As an aside, I think this also tends to explain the decline of literature and poetry in American culture, and the rise of reality shows and the preoccupation with extravagance. Literature calls us out of ourselves, ex stasis, in order to fill us with knowledge and the creative impulse, while spectacle merely panders, and flows in to fill the empty and undeveloped voids in our being.”
This video below uses a fictional Mark Zuckerberg from a recent movie as an example of the narcissist personality. I do not know the real Mark Zuckerberg at all so I cannot say if it is valid. But I do think that the fictional Zuckerberg in the movie is an artistic representation of the modern CEO or Wall Street fund manager, based on those that I have known or read about closely.
Today I want to extend the discussion of a topic that I believe is absolutely central to “why things are falling apart”: our dependence on a peculiarly adolescent narcissistic consumerism for identity, meaning and economic growth.
Understanding the consequences of this pathology is the core of my books, Survival+: Structuring Prosperity for Yourself and the Nation, An Unconventional Guide to Investing in Troubled Times and Resistance, Revolution, Liberation: A Model for Positive Change.
Correspondent/physician Birgit insightfully extends the narcissistic consumerism at the heart of our economy to its self-destructive conclusion: an essentially suicidal cultural antagonism toward any intact ecosystem.
This Penn State study, reported at PhysOrg.com, ascertained that narcissistic CEOs gravitate towards bold moves, like big acquisitions or marked changes in strategy, which leads to more variable (although no worse on average) performance.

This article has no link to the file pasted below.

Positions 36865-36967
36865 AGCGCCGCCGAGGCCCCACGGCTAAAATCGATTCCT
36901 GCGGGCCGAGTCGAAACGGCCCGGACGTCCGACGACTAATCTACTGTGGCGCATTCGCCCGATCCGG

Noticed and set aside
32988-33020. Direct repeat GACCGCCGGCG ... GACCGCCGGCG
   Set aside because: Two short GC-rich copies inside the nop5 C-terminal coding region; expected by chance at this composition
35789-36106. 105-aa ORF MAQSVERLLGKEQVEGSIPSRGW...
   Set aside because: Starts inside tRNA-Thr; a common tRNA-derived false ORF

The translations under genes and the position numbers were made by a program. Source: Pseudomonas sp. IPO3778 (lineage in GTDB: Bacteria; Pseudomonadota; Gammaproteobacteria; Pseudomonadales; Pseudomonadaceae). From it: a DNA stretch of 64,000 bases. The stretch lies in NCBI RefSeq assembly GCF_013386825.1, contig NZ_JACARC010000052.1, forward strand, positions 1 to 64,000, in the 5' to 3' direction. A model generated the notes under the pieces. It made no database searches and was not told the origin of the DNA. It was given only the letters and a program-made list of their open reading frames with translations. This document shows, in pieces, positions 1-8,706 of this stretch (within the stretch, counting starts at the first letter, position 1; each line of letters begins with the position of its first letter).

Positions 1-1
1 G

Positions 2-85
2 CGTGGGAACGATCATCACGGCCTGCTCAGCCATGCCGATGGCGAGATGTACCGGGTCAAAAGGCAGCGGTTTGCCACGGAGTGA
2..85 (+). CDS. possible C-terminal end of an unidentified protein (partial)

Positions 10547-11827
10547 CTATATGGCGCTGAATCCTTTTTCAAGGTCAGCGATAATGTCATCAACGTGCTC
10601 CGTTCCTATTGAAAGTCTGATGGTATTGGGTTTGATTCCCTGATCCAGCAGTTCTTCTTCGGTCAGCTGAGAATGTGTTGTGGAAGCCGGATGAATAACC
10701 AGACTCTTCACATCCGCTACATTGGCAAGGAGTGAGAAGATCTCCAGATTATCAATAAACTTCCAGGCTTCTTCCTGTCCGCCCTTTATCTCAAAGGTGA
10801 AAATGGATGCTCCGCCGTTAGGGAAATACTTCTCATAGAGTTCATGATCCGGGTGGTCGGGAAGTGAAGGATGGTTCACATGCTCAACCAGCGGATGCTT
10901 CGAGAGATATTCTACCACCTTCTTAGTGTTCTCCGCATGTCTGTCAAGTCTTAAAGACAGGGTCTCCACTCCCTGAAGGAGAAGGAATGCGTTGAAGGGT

4. 23 and Me and ‘Personal Genomics’ Exploits American Narcissism
Once you understand the rise of narcissism in the American society including the scientists, the following 23 and Me ad will make far more sense. Essentially, they are asking you to sequence your ‘narcissome’.
This was brought to our attention by the genotopia blog.
Genomics is going mainstream and the best news is first that it’s real simple and second that it’s all about me.
Let’s take the most obvious first: the “me” meme. Of course this relates to the company name, but the ad takes me to a new level. It makes “you” your DNA. I give them points for a couple of qualifiers — it “helps” make me who I am, one character says. But the overall message is that you are your genes.
It also exploits the meme of egocentrism. Nearly everything today seems to be all about me. Memoirs are the hottest genre of nonfiction. We have a magazine called “Self.” One of the most common themes on commercial websites is to have a “My [company name]” area, which usually just means they have your personal information to use to sell you more stuff. There’s even a “.me” internet domain, which they advertise “is all about you.” Who isn’t curious about himself? I’m the most interesting topic in the world! And 23andMe will tell me about my true inner nature for just $99.
One element of personalized medicine, then, is narcissism. Another, more noble, element is individuality. No one is more committed to his individuality than I am—but I’m also wary of its dark side: selfishness.
5. Narcissism in Other Cultures
It is our non-scientific observation that contemporary American and Chinese cultures stand on opposite poles, when it comes to narcissism. That becomes a problem when the cultures start to interact especially through social media. For example, will Chinese bioinformaticians post their photos on Biostar (social media for bioinformaticians), because everyone else from US and UK does so? When we go to various social media sites, we do make note of such differences. However, going from anecdotal observation to more convincing analysis would take time.